The shekel continued to fall against the dollar Thursday, losing another 0.1% against the US currency – and the “bottom” for the shekel is a long way off, say foreign currency experts. According to analysts at the FXCM currency exchange firm in Tel Aviv, “no one is interested in the shekel today.”
The shekel, which for the past three years has traded in a range between NIS 3.3-3.6 to the dollar, began falling precipitously about six weeks ago, after the Bank of Israel slashed interest rates, bringing the prime rate down to 0.25% - the same level as in the US. Speculators who had invested in the shekel in order to benefit from Israel's previously higher interest rates have now largely withdrawn their money, and the shekel has dropped accordingly against the dollar.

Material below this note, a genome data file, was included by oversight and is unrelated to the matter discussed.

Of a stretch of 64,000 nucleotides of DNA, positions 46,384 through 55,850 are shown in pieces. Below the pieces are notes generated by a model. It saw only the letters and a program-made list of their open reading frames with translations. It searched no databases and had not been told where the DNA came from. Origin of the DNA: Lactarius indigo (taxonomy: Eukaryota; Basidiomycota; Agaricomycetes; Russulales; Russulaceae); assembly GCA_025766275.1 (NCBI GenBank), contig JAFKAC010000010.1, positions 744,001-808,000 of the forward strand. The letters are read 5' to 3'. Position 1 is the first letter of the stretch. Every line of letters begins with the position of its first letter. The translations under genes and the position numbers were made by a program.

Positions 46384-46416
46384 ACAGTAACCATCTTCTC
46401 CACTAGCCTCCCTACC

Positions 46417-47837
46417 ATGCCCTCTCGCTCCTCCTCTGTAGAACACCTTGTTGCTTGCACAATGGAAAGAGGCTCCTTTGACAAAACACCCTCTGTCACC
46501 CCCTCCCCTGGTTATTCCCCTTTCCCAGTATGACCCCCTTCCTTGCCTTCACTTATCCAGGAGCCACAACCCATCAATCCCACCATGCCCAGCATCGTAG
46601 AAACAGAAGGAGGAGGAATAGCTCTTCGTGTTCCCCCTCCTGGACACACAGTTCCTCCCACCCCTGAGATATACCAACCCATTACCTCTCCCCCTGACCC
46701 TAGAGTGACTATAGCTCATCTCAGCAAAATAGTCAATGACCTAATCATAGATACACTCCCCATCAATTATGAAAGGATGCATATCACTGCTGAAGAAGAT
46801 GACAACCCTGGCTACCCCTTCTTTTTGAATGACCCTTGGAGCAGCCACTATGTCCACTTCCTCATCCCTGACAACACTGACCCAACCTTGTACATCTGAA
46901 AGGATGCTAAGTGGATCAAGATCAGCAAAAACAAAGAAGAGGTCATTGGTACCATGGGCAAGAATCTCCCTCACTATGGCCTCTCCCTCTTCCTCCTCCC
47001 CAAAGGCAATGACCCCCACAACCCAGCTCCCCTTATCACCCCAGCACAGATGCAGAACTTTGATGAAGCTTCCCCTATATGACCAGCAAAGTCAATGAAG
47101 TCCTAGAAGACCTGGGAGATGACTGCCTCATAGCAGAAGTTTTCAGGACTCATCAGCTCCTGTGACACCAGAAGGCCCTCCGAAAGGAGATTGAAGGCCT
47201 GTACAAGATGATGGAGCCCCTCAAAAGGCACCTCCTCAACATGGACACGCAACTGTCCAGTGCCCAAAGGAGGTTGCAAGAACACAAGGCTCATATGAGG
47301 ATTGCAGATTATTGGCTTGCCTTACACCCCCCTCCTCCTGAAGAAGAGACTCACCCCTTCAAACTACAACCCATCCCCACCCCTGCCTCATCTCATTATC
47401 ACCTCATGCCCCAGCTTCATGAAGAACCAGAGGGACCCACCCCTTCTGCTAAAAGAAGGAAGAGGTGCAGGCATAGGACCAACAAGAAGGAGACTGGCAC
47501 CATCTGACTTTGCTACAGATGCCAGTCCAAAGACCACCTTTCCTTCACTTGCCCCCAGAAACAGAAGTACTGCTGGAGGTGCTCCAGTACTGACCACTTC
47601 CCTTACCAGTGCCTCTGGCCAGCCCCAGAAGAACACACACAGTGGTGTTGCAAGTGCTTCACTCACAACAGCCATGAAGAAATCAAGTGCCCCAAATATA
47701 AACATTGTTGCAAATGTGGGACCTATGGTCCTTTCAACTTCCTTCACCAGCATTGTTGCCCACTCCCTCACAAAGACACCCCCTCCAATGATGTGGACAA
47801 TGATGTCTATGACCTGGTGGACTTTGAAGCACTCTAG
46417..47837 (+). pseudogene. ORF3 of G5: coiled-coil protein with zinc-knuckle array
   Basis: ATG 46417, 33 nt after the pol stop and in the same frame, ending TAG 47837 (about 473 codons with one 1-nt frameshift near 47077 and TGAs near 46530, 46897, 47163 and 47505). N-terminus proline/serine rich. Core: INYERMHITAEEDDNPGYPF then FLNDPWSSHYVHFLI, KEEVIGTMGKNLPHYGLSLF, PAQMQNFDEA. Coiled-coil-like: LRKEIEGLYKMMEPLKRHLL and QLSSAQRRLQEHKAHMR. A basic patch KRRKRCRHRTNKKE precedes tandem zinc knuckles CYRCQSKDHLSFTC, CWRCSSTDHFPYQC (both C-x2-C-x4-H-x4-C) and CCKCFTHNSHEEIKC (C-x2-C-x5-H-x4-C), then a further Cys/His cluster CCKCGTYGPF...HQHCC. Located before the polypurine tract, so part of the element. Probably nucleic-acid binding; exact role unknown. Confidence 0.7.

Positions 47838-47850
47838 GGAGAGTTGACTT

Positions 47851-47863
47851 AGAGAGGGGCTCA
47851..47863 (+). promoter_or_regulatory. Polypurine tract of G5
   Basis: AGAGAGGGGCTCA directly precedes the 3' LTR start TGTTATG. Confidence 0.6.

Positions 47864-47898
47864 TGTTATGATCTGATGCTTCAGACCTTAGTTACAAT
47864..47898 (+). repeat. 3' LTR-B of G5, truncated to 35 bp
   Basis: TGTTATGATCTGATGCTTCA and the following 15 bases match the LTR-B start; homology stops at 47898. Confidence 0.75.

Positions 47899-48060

On Thursday, the shekel was trading at NIS 3.872 to the dollar, and NIS 4.849 to the euro. The dollar/shekel rate will remain in place until next Monday, as there will be no trading Thursday (Thanksgiving in the US), Friday and Saturday (when markets are closed in Israel), and Sunday (when markets are closed on Sunday).
The Bank of Israel, meanwhile, announced that it would continue to buy dollars in order to “sop up” extra demand for the shekel. Through the end of the year, the Bank will buy at least an additional $600 million.
Given that, said FXCM, don't expect the shekel to pick up strength anytime in the near future. With reports that the economy is weakening, investors are shying away from the formerly popular shekel. “Technically, the road is open to a valuation of NIS 3.9/dollar,” and that rate is likely to appear in the coming weeks, the group said.